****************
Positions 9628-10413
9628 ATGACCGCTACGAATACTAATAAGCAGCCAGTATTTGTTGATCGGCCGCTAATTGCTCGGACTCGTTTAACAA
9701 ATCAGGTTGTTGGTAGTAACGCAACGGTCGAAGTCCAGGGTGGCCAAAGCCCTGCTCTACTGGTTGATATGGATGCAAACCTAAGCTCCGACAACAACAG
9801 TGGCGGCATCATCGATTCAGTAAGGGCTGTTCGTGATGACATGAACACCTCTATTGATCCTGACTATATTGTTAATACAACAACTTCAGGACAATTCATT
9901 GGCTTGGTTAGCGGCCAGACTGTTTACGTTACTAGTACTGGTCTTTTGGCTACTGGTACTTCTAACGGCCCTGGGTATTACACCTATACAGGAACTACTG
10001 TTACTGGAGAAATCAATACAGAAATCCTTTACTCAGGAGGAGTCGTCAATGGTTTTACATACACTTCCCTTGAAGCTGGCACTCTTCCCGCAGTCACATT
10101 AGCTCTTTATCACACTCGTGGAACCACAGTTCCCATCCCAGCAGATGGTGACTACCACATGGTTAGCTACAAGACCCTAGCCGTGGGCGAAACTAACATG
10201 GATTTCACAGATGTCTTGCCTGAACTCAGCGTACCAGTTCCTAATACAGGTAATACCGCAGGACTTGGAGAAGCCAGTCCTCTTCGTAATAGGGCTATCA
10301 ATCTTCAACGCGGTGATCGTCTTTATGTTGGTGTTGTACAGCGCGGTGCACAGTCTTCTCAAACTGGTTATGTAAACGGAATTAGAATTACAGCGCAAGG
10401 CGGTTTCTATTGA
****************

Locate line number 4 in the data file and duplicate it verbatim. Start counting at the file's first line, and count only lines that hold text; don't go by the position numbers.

9801 TGGCGGCATCATCGATTCAGTAAGGGCTGTTCGTGATGACATGAACACCTCTATTGATCCTGACTATATTGTTAATACAACAACTTCAGGACAATTCATT